The K-Museum was designed by uncompromising architect Makoto Sei Watanabe, the architect for several museums, corporate, and university structures throughout the country. The K-Museum was completed in 1996 as part of the first wave of construction in the newly developing “Tokyo Waterfront City,” Odaiba, located on an artificial island at the head of Tokyo Bay. The museum’s interior was designed to make visible the vast, invisible networks of energy, information, utilities, and refuse that keep Tokyo working.
Watanabe describes the building as following: “This museum rises into the very heart of this incipient city. The purpose of the museum is to explain the infrastructure of Tokyo. Beneath the city is buried a huge common tunnel system for pooling energy, information, disposing of refuse, and for other purposes required in the future, the largest of its kind in Japan. The museum places this system on public display.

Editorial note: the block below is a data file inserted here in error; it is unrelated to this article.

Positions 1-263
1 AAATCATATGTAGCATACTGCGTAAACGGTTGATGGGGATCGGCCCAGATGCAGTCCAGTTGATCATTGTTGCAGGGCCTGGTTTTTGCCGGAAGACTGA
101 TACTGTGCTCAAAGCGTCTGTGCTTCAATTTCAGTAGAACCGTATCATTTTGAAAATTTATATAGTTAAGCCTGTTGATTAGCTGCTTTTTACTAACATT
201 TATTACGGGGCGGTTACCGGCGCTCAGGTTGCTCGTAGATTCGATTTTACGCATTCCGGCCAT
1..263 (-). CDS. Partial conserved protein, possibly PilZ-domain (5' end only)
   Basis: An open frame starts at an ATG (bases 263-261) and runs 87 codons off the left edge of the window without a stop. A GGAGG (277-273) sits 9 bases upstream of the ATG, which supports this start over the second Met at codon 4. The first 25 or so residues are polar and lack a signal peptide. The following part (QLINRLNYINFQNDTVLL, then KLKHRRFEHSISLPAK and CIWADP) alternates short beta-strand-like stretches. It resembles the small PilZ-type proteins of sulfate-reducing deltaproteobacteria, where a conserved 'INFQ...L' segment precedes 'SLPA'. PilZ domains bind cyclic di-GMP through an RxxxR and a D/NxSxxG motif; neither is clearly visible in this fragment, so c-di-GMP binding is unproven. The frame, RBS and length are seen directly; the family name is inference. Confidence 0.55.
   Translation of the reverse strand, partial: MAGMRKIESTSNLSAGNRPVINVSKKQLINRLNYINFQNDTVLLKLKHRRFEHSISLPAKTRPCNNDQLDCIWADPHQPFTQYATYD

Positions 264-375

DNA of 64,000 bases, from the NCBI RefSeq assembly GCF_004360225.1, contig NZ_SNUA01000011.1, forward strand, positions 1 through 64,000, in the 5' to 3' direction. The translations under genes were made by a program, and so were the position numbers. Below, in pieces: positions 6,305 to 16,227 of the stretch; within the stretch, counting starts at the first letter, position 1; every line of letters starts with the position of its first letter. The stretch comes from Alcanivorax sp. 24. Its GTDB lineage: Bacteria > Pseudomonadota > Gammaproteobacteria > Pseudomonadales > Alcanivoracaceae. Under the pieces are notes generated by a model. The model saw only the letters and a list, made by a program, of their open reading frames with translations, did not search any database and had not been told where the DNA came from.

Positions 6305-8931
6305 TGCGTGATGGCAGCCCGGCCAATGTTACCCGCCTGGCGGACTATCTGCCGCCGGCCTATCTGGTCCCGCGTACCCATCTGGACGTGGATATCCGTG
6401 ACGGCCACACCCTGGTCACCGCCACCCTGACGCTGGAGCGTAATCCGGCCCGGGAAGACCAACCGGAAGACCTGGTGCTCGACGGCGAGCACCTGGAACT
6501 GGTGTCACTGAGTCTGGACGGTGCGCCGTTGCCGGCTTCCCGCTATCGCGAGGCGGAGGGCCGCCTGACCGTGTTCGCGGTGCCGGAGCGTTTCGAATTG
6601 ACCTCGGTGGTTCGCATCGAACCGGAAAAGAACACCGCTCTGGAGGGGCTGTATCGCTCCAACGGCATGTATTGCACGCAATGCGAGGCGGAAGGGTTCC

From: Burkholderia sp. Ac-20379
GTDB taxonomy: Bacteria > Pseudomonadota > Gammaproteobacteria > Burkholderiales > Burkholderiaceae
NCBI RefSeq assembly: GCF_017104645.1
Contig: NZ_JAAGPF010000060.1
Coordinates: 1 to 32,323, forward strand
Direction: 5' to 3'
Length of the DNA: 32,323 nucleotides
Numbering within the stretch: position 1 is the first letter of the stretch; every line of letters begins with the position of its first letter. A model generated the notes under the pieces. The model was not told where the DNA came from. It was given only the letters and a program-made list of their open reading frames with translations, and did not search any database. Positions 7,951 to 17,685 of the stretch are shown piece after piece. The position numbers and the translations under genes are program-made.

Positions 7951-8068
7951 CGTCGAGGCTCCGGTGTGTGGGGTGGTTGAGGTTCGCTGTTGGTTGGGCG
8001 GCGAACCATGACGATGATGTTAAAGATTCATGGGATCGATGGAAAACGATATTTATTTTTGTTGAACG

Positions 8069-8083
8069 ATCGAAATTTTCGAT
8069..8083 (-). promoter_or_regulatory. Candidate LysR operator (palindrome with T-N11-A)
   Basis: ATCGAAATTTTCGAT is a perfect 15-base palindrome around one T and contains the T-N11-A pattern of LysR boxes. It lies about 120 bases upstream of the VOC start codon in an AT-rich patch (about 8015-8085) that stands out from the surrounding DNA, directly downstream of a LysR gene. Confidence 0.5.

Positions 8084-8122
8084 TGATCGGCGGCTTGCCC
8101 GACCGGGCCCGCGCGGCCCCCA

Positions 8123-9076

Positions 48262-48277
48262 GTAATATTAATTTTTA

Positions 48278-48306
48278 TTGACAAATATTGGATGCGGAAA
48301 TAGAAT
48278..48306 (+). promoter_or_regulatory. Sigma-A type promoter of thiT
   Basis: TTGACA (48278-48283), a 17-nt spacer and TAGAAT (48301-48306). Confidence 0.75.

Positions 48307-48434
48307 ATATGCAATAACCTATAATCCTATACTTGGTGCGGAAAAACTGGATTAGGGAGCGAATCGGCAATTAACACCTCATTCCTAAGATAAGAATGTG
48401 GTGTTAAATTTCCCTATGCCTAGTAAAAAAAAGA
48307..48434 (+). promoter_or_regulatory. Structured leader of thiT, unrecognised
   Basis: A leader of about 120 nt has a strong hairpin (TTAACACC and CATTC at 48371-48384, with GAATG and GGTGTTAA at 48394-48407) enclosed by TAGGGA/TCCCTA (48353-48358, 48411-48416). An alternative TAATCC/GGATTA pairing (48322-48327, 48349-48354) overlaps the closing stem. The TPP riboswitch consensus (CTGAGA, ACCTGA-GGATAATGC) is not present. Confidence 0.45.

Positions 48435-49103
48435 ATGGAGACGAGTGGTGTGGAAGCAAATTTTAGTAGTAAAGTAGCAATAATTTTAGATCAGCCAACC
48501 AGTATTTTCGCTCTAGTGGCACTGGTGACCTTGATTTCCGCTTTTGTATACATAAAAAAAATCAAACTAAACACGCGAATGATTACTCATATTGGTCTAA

Computer-aided design and computer graphics as well as miniature models were used for the studies of the space and form of the architecture. The undulating three-dimensional curved surfaces were first studied using miniature models, which were then turned into CAD images through a 3-D scanner. The CAD images were then checked with analog measurements, and the results yielded the data for the stonework. Thus we adopted a policy utilizing both digital and analog technologies, comparing and coordinating them so that the strengths of each could be utilized. This policy conforms with the design concept and perception that the appeal of the city is the panoply of choices it offers.”
When the economic bubble burst, the museum closed without ever fully achieving its purpose of housing exhibits about the urban infrastructure of Tokyo. The building was left stranded in the middle of abandoned fields, unfinished walkways and bankrupt developments. Unfortunately, it is still closed today
Name: K-Museum│Type: Museum│Architect: Makoto Sei Watanabe│Completed: 1996